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Monday, July 16, 2018

From the lab: Harnessing the wind at sea

Two years ago, India said it would aim to produce 100 GW of electricity through solar energy and another 60 GW through wind energy by the year 2020.

Updated: June 19, 2016 1:57:46 am

There has been a lot of discussion in the last couple of years around harnessing solar energy to meet climate change objectives as well as to strengthen India’s energy security. In these conversations, wind energy is seen only as a supplementary source of renewable energy.

Two years ago, India said it would aim to produce 100 GW of electricity through solar energy and another 60 GW through wind energy by the year 2020. But keeping in mind the higher energy production capacity and efficiency of wind turbines in comparison to solar panels, our doctoral study aims to estimate the quantum of extractable wind energy from viable offshore locations along the Indian shoreline.

Further we also aim to assess the sustainability of the harnessable energy in the future, in the light of long term climate change. India’s entire installed capacity of wind is based on land, either on the coastline or in the interiors. We are yet to have any offshore wind farms that countries like Denmark have exploited with great advantage. There are several advantages of locating windmills in the sea, some distance away from the coastline.

Wind speeds are higher by about 25 per cent on the sea due to a higher temperature gradient and smoother interface with the sea surface (there are no buildings or constructions to obstruct wind flow). These higher speeds are obtained at lower heights, and wind directions are more stable. As such, use of smaller size turbines are possible offshore.

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A general perception regarding offshore wind energy is that the cost of constructing a wind farm is more compared to those on the land. Nonetheless a study based on cost to benefit assessment by Chennai-based National Institute of Ocean Technology showed that offshore wind farm can cost about 111 per cent of an onshore one, but this additional cost can be offset by a 184 per cent rise in annual power production.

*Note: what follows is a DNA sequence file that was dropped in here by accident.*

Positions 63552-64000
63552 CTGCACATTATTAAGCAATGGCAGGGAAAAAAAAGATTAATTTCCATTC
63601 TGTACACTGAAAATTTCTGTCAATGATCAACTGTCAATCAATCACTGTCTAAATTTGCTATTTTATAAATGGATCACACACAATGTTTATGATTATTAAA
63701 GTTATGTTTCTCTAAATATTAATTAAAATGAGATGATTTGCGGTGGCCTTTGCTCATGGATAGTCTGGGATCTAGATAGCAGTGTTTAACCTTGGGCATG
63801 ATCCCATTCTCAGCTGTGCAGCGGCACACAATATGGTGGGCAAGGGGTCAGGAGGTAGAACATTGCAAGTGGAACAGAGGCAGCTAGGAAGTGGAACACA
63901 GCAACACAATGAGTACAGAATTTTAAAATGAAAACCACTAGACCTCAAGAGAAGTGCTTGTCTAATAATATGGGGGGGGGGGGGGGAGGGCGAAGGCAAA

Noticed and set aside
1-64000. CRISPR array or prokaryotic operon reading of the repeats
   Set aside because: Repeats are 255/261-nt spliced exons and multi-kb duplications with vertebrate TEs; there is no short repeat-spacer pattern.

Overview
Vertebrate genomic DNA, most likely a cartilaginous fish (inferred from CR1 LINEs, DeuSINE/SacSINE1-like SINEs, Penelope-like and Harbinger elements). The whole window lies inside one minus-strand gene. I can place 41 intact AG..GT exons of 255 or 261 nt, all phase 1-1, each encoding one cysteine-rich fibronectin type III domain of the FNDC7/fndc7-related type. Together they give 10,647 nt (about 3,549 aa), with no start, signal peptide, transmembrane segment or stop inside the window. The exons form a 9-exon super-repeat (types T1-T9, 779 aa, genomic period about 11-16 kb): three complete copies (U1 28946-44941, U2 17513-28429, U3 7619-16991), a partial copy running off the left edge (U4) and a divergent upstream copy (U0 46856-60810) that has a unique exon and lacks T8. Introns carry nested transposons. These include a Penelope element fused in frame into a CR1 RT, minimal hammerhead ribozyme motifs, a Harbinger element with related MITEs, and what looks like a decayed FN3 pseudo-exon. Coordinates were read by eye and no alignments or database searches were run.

We have tried to assess the potential of three sites selected by the government for the development of the first offshore farms. These are Jakhau in Gujarat and Kanyakumari and Rameshwaram in Tamil Nadu. Simultaneously, we have also tried to determine the potential of offshore farms along the entire Indian shoreline.

We have studied the changes in characteristics of wind at these places in two 30-year time slots: from 1976 to 2005, and from 2006 to the present time, which has then been extrapolated till the year 2035. We ran ten general circulation models, which are state of the art climate models that simulate past and future climate data, considering various carbon emission scenarios.

For enhanced accuracy in site specific assessment of wind energy, we interpolated the square grids of 150 to 300 km to 50×50 km grid size. There is a certain apprehension about the sustainability of offshore wind farms in the light of climate change induced by global warming. Certain aspects of wind associated with climate change are expected to favour the wind energy industry while some others are likely to have an adverse impact on it.

Our results show that annual mean wind potential at the three selected sites are likely to increase by about 25 to 30 per cent by the year 2035. Annual average wind power production at Rameshwaram is likely to be 326 watt/square metre (w/sq m), while it is likely to be 257 w/sq m at Kanyakumari and 289 w/sq m at Jakhau. An annual average of 200 w/sq m or above is considered very good.

Sumeet Kulkarni, M C Deo and Subimal Ghosh
Department of Civil Engineering, IIT Bombay

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